A Christmas Carol (Google eBook)

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Cricket House Books LLC, Nov 20, 2009 - Fiction - 72 pages
49 Reviews
"Marley's face. It was not in impenetrable shadow as the other objects in the yard were, but had a dismal light about it, like a bad lobster in a dark cellar." Ebenezer Scrooge is unimpressed by Christmas. He has no time for festivities or goodwill toward his fellow men and is only interested in money. Then, on the night of Christmas Eve, his life is changed by a series of ghostly visitations that show him some bitter truths about his choices." "Dickens' most influential book is a funny, clever, and hugely enjoyable story.

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LibraryThing Review

User Review  - tstato1 - LibraryThing

SUMMARY Ebenezer Scrooge was a mouse obsessed with gold and money and did not care for others. As he counts his money on Christmas Eve, he is visited by the spirit of his old business partner, Jacob ... Read full review

Review: A Christmas Carol (Christmas Books #1)

User Review  - Sara - Goodreads

Disclaimer: I haven't read this novella in prose form all the way through. But I have read and acted in a play adaptation of it (and seen several film adaptations which I don't count towards such ... Read full review


one Marleys Ghost
two The First of the Three Spirits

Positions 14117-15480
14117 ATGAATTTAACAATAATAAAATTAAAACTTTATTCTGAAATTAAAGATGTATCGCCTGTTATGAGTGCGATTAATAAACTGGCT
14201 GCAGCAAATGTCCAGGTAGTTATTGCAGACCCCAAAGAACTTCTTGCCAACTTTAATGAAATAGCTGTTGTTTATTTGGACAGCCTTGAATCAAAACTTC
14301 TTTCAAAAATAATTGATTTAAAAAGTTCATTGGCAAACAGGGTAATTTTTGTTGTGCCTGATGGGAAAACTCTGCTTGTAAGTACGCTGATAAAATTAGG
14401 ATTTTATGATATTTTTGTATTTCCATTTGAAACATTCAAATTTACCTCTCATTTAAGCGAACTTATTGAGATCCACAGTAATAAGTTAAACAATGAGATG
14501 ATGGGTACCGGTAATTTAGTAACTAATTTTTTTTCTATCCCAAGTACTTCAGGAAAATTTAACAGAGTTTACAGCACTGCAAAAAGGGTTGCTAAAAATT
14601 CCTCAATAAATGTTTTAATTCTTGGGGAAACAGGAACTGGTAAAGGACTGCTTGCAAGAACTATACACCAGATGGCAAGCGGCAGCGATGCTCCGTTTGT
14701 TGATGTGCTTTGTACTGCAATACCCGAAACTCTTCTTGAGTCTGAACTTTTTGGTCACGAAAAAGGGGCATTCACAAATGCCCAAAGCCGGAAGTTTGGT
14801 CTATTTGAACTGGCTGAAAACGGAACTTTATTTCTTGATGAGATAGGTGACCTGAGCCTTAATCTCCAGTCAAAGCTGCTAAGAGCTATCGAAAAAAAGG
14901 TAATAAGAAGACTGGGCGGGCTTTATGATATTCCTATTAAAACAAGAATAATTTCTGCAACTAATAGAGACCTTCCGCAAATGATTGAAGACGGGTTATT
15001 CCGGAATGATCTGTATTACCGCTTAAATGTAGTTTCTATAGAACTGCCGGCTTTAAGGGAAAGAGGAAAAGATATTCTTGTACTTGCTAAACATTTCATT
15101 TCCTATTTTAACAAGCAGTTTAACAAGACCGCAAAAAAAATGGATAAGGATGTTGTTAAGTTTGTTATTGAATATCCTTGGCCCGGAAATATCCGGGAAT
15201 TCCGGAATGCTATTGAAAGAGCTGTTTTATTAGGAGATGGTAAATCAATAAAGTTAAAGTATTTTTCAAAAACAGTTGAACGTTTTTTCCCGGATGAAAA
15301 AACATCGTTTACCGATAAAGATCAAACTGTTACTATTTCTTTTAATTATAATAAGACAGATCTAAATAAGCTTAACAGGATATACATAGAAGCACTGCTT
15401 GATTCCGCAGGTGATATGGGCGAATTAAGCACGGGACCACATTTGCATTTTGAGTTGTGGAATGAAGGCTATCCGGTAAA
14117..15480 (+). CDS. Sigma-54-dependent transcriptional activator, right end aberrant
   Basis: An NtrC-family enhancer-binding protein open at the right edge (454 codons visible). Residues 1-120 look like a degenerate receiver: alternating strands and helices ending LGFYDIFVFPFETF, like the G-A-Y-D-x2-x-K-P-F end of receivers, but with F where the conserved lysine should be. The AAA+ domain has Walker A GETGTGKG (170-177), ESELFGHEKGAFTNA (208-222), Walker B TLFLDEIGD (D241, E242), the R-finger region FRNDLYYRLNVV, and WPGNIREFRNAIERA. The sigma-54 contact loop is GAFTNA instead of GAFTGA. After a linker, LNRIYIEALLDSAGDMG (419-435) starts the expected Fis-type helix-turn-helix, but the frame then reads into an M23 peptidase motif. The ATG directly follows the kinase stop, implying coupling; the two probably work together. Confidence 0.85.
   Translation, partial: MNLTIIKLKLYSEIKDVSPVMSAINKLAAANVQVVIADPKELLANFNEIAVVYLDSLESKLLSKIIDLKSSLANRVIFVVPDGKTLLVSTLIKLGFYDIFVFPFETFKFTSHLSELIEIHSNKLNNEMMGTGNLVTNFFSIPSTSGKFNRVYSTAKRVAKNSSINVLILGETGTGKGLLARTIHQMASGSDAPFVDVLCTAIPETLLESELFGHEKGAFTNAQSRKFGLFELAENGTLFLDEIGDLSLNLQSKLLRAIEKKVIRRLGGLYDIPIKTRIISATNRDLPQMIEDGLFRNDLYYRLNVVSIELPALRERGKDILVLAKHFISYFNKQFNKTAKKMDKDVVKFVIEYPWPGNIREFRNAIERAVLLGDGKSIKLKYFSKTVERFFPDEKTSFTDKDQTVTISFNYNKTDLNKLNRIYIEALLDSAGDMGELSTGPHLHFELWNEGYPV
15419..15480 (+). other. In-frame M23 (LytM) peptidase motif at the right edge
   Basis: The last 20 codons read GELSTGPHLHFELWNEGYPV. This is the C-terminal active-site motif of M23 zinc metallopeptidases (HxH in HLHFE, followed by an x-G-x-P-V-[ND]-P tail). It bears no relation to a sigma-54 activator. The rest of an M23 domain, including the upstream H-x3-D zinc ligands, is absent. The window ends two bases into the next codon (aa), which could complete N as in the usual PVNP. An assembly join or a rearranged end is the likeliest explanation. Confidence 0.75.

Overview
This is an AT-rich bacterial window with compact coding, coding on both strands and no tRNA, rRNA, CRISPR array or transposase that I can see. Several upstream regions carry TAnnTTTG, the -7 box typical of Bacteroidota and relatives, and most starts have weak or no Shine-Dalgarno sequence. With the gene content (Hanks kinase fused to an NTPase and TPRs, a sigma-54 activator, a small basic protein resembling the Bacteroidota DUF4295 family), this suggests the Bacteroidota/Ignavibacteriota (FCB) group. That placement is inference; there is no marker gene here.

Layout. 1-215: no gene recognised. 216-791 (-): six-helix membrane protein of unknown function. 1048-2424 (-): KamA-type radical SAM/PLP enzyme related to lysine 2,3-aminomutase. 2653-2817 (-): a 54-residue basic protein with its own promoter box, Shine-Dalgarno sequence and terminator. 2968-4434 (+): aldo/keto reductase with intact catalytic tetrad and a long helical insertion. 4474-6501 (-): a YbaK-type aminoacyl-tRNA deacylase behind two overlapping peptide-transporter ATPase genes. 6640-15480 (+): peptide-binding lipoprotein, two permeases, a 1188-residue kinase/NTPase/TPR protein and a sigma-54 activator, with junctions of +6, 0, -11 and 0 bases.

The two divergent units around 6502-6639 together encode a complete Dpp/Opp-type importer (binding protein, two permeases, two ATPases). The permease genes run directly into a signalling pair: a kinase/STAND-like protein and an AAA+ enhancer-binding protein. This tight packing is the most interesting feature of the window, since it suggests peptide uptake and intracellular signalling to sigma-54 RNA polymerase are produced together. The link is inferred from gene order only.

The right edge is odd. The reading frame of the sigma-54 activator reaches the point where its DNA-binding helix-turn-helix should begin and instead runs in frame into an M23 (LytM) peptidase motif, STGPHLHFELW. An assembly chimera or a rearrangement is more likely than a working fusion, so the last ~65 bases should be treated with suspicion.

three The Second of the Three Spirits
four The Last of the Spirits
five The End of It

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About the author (2009)

Charles Dickens, perhaps the best British novelist of the Victorian era, was born in Portsmouth, Hampshire, England on February 7, 1812. His happy early childhood was interrupted when his father was sent to debtors' prison, and young Dickens had to go to work in a factory at age twelve. Later, he took jobs as an office boy and journalist before publishing essays and stories in the 1830s. His first novel, The Pickwick Papers, made him a famous and popular author at the age of twenty-five. Subsequent works were published serially in periodicals and cemented his reputation as a master of colorful characterization, and as a harsh critic of social evils and corrupt institutions. His many books include Oliver Twist, David Copperfield, Bleak House, Great Expectations, Little Dorrit, A Christmas Carol, and A Tale of Two Cities. Dickens married Catherine Hogarth in 1836, and the couple had nine children before separating in 1858 when he began a long affair with Ellen Ternan, a young actress. Despite the scandal, Dickens remained a public figure, appearing often to read his fiction. He died in 1870, leaving his final novel, The Mystery of Edwin Drood, unfinished.

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